The passport crisis is now spreading to all four corners of the province and hundreds of camps are stuck with the decision to spend the night in front of the federal office on Tuesday.
“It’s a miracle. I’m finally relieved and happy to have this simple piece of paper. There are clear people inside, crying when they receive it,” Ellie Peruch proudly branched out her passport.
After waiting two nights and more than 38 hours in front of the Service Canada office in the Guy-Favreau complex in Montreal, she finally received the valuable document at 5 p.m.
But she had already started a new race against time, this time arriving at the airport. Her flight to Italy, where she was going to visit her family and friends, departed at 7:30 pm on Tuesday.
Others were not so lucky: “I came here [lundi] 7 p.m. I’m tired, we can not really sleep and we know it’s going to be the same again tonight, ”said Ellis Gowdett.
The mother will travel to Europe on Wednesday with her small family after a two-year epidemic.
Several campers described the chaotic scene when security guards opened the doors of the Guy-Fauro complex on Tuesday morning.
A bird’s eye view of the chaos at the Guy Favreau Complex in Montreal on Tuesday morning.
There were 300 people who entered the building without knowing where to go, without any indication for 3 hours until the Service Canada offices opened, Ms. Goudett explained.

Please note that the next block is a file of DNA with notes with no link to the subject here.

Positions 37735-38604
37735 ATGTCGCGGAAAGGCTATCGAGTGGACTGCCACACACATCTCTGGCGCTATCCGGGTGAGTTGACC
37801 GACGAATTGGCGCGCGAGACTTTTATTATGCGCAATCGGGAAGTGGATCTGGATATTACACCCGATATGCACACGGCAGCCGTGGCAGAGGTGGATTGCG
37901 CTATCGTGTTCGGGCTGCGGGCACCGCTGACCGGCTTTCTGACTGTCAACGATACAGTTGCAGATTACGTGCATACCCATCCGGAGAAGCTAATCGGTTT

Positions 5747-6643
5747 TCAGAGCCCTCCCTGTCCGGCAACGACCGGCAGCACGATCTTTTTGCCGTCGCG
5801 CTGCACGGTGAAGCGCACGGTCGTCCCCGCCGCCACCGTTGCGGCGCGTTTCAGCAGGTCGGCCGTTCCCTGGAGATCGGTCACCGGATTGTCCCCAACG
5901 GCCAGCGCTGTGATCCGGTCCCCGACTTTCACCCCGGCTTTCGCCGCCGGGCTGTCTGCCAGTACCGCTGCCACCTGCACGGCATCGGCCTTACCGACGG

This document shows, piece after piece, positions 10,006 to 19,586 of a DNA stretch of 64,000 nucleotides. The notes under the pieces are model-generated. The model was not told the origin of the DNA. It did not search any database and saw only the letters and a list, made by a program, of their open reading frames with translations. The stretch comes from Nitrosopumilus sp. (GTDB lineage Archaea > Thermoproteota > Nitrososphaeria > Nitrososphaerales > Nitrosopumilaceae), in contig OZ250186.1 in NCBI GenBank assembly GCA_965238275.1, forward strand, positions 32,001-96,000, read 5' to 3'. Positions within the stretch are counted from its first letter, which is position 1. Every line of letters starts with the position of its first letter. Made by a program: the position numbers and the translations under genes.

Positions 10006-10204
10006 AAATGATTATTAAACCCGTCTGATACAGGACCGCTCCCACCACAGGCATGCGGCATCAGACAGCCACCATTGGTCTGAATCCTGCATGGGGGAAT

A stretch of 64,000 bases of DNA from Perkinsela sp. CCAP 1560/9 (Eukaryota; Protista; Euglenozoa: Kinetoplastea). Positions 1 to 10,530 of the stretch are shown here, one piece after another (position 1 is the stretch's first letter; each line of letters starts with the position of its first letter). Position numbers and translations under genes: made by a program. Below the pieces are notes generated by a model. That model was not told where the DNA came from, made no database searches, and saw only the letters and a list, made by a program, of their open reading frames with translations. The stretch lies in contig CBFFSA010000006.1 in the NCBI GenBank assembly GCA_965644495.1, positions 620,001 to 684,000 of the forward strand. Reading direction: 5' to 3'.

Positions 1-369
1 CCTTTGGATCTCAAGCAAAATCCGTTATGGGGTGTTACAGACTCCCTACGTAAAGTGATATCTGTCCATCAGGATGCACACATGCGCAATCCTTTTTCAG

“In the beginning, people followed a certain order. Then the security guards announced that you have to go downstairs for the passports. So everyone got started, no longer following the line. Everyone is tired and not really happy, “said Maxim Reynolds-Blonde.
Lack of organization
For his part, Matthew Messier returned home empty-handed after spending Monday night outside, as the office only accepts requests from those going abroad within the next 24 hours.
“On the site, it said, ‘For those who leave in 24 to 48 hours.’ On the spot, no one informed me, so I wasted one night with nothing, ” he said.
At 4pm on Tuesday, he finally got his young man’s passport for a trip to France. “I’m going to buy 6/49,” he said, putting his camping chair on his shoulder and leaving.
“The majority of people here, not to put their feet in the water, go to see loved ones,” said Sabrina A.
After two years of epidemic, the Algerian nurse has only one wish: to hug her mother and sister and rest with them before the next Kovid wave.
Greater Montreal residents also have the idea of driving to Sagune in hopes of having better luck in the area. So they were in the hundreds, some of them far from Laval, gathered in front of the Chikotimi office on Tuesday.
Minister Kareena Gould, who is in charge of the file, promised to distribute numbered tickets to citizens who are now on the line during a series of interviews on Tuesday evening. The policy will be implemented in all passport offices during the week. Between March and May, 350,000 passports were backlogged.
-With TVA News